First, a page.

-establishes or re-establishes the covenant relationship between God and His people
-covers the sin of man and appeases the wrath of God
-assures us that we belong to and with God
-reminds us of God's gracious covenant promise, "I will be your God and you will be my people"
The blood of the covenant. How important, how vital, that blood is.
Topic: ChristMany lives are eternally wrecked by the "yellow gospels" we are hearing today – bloodless theories that send men to their doom. What are these "yellow gospels"? There are some who say we can save ourselves. Others say that all roads, all faiths, and all religions lead to heaven. Still others say they don't need saving because they aren't all that bad.
Subtopic: Blood of
Title: The Yellow Gospel
Quite a few years ago a terrible railroad accident occurred, killing many people. A commuter train had stalled on the tracks just a few minutes before a fast freight was due to arrive. A conductor was quickly sent to flag down the approaching "flier." Being assured that all was well, the passengers relaxed. Suddenly, however, the speeding freight came bearing down upon them. The crash left a ghastly scene of horror. The engineer of the freight train, who escaped death by jumping from the cab, was called into court to explain why he hadn't stopped. "I saw a man waving a warning flag," he said, "but it was yellow, so I thought he just wanted me to slow down." When the flag was examined, the mystery was explained. It had been red, but because of long exposure to the sun and weather it had become a dirty yellow.
The fact is, only Christ's blood of the covenant can redeem your soul. Don't be deceived by a "yellow gospel" that is powerless to save you from everlasting destruction.
The blood of the covenant. This morning we remember and we believe that Christ gave that blood so that ours can be a living relationship with the covenanting God.
II Sealed with a Meal
A In our Scripture reading we see not only that the covenant relationship is established in blood but also that it is sealed with a meal. In the Ancient World, covenants or treaties between nations and kings were usually sealed with a meal. Breaking bread together was a sign of trust, openness, and fellowship. The covenant meal ratified the covenant.
In Exodus 24 Scripture tells us that Moses and Aaron, Nadab and Abihu, and seventy elders of Israel had a covenant meal. "They saw God, and they ate and drank" (vs 11). These 74 men ate and drank in fellowship with God as representatives of the people.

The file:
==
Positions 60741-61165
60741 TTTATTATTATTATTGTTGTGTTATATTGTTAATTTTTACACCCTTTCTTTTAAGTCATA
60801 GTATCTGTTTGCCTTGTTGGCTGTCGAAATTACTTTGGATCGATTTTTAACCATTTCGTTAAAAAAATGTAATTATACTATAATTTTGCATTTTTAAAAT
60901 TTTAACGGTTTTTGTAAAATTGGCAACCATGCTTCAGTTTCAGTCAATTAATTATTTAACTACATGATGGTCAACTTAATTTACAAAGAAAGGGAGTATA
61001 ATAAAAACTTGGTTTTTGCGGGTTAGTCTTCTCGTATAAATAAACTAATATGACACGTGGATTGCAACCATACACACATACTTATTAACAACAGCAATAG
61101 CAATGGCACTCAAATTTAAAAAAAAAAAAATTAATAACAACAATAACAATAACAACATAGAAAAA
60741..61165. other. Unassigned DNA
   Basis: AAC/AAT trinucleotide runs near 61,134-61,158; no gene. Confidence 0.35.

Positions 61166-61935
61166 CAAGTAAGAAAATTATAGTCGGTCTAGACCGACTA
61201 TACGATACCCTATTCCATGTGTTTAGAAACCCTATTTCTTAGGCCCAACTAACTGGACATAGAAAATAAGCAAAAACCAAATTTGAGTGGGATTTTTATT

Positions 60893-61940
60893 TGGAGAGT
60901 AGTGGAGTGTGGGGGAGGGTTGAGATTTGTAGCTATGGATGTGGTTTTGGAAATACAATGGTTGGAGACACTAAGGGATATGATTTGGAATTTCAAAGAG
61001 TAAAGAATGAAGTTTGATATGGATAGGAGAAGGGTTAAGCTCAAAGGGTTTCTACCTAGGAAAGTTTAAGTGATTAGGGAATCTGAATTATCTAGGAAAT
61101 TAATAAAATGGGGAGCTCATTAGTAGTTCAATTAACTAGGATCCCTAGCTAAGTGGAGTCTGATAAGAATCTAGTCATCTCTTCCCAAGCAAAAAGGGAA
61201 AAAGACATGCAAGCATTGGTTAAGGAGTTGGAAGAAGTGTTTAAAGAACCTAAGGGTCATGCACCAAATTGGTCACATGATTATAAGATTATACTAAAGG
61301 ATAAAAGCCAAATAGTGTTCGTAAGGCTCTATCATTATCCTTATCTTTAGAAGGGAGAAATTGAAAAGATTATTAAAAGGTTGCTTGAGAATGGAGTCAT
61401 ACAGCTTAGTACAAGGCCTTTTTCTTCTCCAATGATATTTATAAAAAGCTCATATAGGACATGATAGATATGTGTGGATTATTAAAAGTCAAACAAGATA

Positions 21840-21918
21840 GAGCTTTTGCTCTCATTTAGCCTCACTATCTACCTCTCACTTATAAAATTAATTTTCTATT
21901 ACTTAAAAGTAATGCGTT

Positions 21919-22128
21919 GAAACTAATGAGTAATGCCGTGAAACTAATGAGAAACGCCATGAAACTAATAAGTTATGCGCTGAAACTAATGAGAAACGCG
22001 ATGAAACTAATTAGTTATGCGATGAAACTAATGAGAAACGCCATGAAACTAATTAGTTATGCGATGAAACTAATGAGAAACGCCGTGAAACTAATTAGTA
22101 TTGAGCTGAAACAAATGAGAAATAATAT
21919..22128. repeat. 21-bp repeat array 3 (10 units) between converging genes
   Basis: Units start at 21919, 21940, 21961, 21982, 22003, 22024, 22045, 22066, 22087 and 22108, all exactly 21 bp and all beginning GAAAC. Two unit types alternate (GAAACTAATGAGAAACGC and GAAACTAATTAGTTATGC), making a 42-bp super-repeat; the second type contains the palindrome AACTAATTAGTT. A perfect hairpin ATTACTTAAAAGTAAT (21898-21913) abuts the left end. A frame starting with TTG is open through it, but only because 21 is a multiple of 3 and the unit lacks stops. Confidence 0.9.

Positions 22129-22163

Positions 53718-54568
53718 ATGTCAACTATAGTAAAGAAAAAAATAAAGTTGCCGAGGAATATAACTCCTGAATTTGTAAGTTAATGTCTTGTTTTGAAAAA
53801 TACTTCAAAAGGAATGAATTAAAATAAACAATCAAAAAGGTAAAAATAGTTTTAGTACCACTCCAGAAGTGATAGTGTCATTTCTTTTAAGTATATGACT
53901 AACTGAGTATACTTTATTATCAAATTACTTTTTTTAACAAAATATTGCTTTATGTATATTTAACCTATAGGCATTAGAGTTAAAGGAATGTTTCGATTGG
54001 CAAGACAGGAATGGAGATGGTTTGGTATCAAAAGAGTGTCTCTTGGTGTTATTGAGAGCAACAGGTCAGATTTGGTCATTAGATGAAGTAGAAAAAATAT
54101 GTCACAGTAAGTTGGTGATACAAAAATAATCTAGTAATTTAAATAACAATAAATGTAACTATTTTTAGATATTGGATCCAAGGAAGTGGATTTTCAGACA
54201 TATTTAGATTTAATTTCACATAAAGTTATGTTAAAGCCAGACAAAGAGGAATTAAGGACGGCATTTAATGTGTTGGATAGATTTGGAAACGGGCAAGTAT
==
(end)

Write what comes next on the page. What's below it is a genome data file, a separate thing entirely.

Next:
B Scripture adds a curious note here. It tells us "God did not raise his hand against these leaders of the Israelites" (vs 11). What does this mean? We have to go elsewhere to find the answer. There was a time when Moses wanted to see God face-to-face; he wanted to see God in all His glory and splendor and majesty (Ex 33:12f). But God said to Moses, "you cannot see my face, for no one may see me and live" (Ex 33:20; cf 19:10-13,21-24). Yet, in our Scripture reading 74 leaders of Israel are able to do exactly that – they saw God, and they ate and drank.
How come? Why is it that this time the leaders can look on God and live? Why is it that they can enjoy table fellowship with the Lord? There is only one possible reason: the blood of the covenant. The blood, which removes man's sin and appeases God's anger, enables sinful man to approach the holy God without being struck down.
That covenant meal on Sinai gave the representatives of Israel a foretaste of the glory that awaits God's people in the heavenly kingdom. For then we will all see God face-to-face. Then in the presence of God we will all participate in the marriage feast of the Lamb and His church.
C The elders of Israel gathered to seal the covenant by meeting with God and eating and drinking with Him. In the same way, at the institution of the Lord's Supper the apostles met with the Lord of the new covenant – Jesus Christ – to eat and drink with Him. In that meal they sealed the new covenant established through or in His blood.
This morning, congregation, ours is the privilege to participate in the covenant-sealing meal. Like the elders we can meet with God because the blood of the covenant enables us sinners to approach the table of the holy God. Like the elders, we too get a foretaste of the marriage supper of the Lamb and His church.
Today, my brothers and sisters, we have the privilege of participating in the Lord's Supper. As we eat and as we drink remember God's promise: I am your God and you are my people. As we eat and as we drink remember that this covenant relationship is established in blood and sealed with a meal.